Balanced Body, Inc., the provider for all things Pilates, features Pilates students' "Real Stories" from around the country on their website. The testimonials range from cheerleading coaches to heavy weight lifters, and include many men. One article features the story of Adam Kanter, a self-described 6'4'' weight lifter who had never been happy with his bulky physique, and claims "Pilates has improved my posture and basically changed my muscle structure." Kanter was particularly attracted to the clear attention to form in Pilates, and this attention has informed his own fastidious notation of his own body positioning when he lifts weights. He added, "I’ve never had a dull class. There are so many exercises and so much variation – its just always fun." A 64-year old man named Roger Yohe shared the tremendous rehabilitative effect Pilates has had on his range of motion after suffering a severe horseback riding accident. He found Pilates benefited his internal organ health, the mobility in his neck, shoulders and hips, and he lives a life with virtually no pain. He quoted himself, saying he often says to his weight-lifting pals, "Stop killing yourselves and give this a try.” He says this not to demerit weight-lifting, but simply to note his changing capabilities as he gets older, and the practices that make a difference for him physically.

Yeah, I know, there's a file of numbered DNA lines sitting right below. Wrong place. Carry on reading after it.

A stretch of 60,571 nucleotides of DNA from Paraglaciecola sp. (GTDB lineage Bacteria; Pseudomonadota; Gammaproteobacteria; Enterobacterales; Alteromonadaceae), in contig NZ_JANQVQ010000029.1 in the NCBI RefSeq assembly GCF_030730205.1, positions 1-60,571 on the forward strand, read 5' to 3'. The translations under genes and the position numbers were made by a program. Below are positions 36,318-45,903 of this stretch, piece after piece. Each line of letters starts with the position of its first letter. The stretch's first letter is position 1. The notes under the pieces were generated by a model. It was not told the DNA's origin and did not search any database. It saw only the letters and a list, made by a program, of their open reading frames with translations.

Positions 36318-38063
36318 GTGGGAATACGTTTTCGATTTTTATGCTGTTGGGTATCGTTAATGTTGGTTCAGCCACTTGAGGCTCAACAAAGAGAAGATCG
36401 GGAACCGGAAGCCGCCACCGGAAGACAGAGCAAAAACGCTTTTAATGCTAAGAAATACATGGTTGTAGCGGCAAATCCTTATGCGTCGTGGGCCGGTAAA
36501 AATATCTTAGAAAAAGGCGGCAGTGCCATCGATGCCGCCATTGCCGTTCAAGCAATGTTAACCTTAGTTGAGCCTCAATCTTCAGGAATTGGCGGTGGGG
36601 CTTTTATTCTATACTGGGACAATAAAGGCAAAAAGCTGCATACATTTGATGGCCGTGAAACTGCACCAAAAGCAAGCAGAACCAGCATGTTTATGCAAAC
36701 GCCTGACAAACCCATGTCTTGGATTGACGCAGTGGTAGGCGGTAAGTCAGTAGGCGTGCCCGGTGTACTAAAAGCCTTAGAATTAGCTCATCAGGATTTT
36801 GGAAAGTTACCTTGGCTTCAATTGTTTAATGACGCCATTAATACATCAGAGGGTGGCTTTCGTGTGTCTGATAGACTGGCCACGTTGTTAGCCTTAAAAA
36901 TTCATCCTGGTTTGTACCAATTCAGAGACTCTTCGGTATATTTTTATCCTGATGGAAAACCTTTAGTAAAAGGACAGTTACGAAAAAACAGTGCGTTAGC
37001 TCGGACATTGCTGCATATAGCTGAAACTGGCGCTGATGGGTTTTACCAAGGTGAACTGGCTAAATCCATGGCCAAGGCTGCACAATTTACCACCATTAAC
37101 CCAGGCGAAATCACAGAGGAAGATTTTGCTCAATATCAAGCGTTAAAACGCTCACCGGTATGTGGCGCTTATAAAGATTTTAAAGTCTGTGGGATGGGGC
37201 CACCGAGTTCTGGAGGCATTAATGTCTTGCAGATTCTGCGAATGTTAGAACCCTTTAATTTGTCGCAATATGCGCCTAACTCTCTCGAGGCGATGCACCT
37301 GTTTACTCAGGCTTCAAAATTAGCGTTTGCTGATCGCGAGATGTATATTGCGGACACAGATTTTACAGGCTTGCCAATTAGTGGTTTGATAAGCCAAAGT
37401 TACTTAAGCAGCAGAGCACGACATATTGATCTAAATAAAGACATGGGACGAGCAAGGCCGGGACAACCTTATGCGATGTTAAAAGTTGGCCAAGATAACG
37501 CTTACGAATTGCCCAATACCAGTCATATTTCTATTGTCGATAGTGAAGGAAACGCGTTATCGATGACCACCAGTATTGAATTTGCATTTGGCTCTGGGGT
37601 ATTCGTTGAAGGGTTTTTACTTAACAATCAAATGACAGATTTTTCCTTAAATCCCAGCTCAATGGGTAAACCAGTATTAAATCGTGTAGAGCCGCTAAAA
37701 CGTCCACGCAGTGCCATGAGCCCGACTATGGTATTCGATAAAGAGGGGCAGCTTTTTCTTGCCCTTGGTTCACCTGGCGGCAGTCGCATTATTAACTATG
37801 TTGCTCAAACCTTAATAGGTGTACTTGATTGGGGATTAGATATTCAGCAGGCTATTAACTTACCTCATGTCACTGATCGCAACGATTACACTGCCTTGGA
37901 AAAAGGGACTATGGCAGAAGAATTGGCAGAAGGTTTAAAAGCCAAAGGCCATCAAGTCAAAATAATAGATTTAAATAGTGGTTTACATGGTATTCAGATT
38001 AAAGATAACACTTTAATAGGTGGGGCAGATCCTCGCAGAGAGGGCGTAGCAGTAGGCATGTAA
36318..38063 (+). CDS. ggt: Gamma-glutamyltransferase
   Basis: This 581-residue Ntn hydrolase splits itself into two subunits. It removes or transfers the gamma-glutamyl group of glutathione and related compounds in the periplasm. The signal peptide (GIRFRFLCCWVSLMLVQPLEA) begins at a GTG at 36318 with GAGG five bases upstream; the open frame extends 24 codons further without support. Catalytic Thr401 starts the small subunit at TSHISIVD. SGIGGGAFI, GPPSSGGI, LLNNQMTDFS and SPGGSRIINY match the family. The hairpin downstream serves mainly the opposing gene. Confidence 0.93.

This seems to be a common conclusion for men who practice Pilates. Regardless of gender, the practice provides bodies with balance, stability, and strength, and that definitely works.
Source Material taken from articles found in Balanced Body, Men's Health Magazine, Muscle and Fitness Magazine, and USA Today.